Saturday November 25, 2017
Book 18: Mandatory Failure — Part I

Justice League

Justice League is a lot of fun. Also, it shows promise. Maybe, just maybe, DC Comics films will finally shake free of the desaturated joylessness that has been their hallmark for a decade. This summer’s Wonder Woman was brilliant and beautiful, and Justice League, though not quite up to that standard, is fun, and triumphant, and (eventually) colorful.

Yes, it begins with sepia-toned misery, but then? Well, okay, then things get worse, but the film doesn’t wallow in that for too long. Okay, yes, it does wallow in that for a while, but then it finishes wallowing and gets on with the heroic, colorful business of being a superhero movie that reminds us why we love comic book heroes.

Justice League clears my Threshold of Awesome, and it also clears my “must own the soundtrack” bar, because Elfman reprised not only his own 1989 Batman theme, but also John Williams’ 1977 Superman theme.


Thor: Ragnarok

I have a new favorite Marvel Movie.

Thor: Ragnarok was amazing fun. It cleared my Threshold of Awesome, it nabbed my top spot for 2017, and yeah, I saw it twice within 14 hours. I’m looking forward to picking up the Blu-Ray as soon as it’s available.

I could write about all the things I loved, but then I’d be spoiling the movie for you, and I don’t want to do that. The trailers didn’t want to do that either.

It’s kind of cool, really. Certain key-frame scenes don’t happen the way the trailer plays them out, preventing spoilers. In some cases the background is different. In others the costuming and incidental make-up is different. And in still others the scene doesn’t actually happen with those people in it.

I’ll give you a low-impact example:

In this still from the trailer the background  looks kind of urban—perhaps it’s an alley? In the actual film, however, this is not the setting for the action in question, so when the event happens in the film, we’re not expecting it. We’re not in that alley we remember seeing in the trailer.

I like this practice a lot. I want trailers to give me a sense of how the movie is going to make me feel, but I don’t want any of the big reveals.

Okay, yes, I suppose the bit about Cate Blanchett’s character catching Mjolnir is a big reveal, and if you haven’t actually seen any of the trailers I suppose I should apologize for posting this snippet, because now it’s out there, but hey, maybe it’s not the REAL Mjolnir, or maybe it’s a dream sequence. Am I off the hook now?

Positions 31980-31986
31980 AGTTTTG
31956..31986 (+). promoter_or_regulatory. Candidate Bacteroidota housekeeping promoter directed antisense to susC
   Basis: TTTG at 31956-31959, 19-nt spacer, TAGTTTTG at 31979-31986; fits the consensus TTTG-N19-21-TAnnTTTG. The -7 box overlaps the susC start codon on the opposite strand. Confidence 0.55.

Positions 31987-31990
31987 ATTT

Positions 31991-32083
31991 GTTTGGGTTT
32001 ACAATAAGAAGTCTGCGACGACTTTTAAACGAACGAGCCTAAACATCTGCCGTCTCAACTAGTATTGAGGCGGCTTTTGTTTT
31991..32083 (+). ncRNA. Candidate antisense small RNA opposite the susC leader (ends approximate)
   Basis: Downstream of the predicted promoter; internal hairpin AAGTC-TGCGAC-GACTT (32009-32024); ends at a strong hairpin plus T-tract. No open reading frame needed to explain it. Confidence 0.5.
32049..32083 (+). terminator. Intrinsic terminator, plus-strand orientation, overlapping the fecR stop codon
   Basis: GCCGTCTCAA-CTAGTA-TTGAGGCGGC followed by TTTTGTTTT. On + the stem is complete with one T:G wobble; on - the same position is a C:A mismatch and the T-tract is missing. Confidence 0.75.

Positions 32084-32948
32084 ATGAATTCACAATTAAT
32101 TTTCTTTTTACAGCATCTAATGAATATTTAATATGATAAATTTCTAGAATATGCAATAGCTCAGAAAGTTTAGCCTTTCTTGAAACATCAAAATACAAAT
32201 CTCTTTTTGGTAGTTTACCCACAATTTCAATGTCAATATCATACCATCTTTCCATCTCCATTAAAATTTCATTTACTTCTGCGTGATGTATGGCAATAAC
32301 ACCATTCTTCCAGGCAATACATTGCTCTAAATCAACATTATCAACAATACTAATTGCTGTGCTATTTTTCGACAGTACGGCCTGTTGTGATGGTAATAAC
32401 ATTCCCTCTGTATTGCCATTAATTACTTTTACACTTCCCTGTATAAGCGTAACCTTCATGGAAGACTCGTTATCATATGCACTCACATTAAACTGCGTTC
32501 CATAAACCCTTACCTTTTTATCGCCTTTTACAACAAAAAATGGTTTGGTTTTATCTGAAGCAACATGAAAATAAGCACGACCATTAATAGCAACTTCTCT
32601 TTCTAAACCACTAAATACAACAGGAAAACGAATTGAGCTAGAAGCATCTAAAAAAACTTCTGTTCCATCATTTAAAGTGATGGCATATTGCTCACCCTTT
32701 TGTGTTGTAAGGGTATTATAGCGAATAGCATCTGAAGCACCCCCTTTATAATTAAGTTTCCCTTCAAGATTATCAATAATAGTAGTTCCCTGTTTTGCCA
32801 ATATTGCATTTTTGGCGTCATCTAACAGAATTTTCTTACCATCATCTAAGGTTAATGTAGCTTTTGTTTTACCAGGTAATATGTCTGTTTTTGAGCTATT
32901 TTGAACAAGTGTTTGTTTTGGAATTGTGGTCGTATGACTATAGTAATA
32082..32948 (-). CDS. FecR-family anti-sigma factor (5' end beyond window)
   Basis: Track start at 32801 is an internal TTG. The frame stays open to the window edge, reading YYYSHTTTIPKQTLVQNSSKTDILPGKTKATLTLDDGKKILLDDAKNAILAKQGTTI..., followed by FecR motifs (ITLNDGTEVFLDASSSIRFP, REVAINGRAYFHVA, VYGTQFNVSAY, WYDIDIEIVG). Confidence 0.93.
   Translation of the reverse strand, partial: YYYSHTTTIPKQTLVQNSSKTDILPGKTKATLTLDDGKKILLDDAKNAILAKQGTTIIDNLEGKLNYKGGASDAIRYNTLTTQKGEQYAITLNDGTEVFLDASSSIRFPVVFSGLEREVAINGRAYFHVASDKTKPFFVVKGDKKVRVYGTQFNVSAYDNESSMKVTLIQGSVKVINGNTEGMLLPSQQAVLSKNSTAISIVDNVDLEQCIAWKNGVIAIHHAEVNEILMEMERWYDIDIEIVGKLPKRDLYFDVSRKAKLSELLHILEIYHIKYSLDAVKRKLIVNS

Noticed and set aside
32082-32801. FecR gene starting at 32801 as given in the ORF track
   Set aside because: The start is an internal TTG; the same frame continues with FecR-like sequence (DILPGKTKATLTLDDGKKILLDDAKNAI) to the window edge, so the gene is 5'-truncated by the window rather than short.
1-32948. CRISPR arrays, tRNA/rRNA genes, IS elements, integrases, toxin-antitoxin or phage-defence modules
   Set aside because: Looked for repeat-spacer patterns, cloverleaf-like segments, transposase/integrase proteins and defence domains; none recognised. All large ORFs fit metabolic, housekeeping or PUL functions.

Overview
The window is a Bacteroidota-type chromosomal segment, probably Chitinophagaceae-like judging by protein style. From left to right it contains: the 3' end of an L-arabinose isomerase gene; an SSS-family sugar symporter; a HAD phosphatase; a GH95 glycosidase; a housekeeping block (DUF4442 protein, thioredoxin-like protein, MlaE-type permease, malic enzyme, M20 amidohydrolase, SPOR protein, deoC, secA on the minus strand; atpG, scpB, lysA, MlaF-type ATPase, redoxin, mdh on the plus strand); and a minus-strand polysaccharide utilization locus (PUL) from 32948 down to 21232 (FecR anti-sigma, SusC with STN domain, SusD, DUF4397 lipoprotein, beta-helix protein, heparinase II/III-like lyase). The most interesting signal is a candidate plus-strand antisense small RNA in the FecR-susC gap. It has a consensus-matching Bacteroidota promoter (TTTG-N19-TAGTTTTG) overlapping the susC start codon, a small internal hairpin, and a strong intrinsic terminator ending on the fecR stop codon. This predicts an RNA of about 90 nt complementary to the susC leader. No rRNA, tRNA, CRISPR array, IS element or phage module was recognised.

Munchkin Starfinder Closes on Thursday!

The Kickstarter for Munchkin Starfinder closes on Thursday. If you’re just hearing about it now, that’s okay. The project was on an accelerated schedule, and the Kickstarter is only ten days long. As of this writing we have two of those days left.

Along with the usual stretch goals, there are some social media goals associated with this project¹. If just 27 more people become Munchkin Starfinder fans² on, a Kickstarter-exclusive card will be added to the “I Want It All” box. With a few more Facebook shares³ there will be a digital Christmas card, suitable for at-home printing, shared in an upcoming backers-only update. This means that if you’ve already backed the project, Facebook and BoardGameGeek are places where you can increase your loot without spending more money.

If you haven’t backed the project yet, consider this your penultimate notice (at least from me.) I’ll post again Thursday morning, and I think there will be a nice essay from me about the technical aspects of creating a new art style for a Munchkin deck.

¹ I’d never seen social media stretch goals before, but I totally get why they’re there. It’s a cool concept.
² It took me forever to figure out that to become a “fan” on BoardGameGeek you click the little heart button between “log play” and “subscribe.”
³ Specifically, share this.